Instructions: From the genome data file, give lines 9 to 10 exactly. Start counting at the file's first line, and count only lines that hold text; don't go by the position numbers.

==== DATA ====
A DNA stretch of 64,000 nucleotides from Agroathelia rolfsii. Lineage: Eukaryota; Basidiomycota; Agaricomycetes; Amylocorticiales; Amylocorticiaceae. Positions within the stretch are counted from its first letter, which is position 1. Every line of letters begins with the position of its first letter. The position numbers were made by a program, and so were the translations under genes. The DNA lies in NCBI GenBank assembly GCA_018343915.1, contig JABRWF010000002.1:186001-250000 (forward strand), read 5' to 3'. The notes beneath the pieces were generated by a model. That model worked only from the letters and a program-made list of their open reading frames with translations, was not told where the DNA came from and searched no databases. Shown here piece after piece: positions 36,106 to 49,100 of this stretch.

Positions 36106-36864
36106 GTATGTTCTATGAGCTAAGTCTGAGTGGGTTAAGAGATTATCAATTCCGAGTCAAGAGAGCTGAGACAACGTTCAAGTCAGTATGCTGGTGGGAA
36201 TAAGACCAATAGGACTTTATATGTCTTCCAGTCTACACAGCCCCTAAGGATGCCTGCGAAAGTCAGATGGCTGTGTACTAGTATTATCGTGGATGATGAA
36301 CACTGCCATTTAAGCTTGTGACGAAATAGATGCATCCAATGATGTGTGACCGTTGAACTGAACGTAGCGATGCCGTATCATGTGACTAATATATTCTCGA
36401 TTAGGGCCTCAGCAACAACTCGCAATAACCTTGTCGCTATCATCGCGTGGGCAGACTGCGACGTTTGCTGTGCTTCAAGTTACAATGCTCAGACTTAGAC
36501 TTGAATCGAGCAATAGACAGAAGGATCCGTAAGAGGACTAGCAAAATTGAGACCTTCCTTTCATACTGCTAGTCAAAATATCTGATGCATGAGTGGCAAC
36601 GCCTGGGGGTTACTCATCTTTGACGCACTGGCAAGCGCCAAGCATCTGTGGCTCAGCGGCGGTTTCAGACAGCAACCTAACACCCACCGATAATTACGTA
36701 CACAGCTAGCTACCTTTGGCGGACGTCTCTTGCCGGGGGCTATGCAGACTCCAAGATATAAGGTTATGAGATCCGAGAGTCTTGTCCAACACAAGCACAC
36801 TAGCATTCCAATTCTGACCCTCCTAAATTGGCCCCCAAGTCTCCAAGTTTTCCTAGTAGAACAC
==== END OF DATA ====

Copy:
36701 CACAGCTAGCTACCTTTGGCGGACGTCTCTTGCCGGGGGCTATGCAGACTCCAAGATATAAGGTTATGAGATCCGAGAGTCTTGTCCAACACAAGCACAC
36801 TAGCATTCCAATTCTGACCCTCCTAAATTGGCCCCCAAGTCTCCAAGTTTTCCTAGTAGAACAC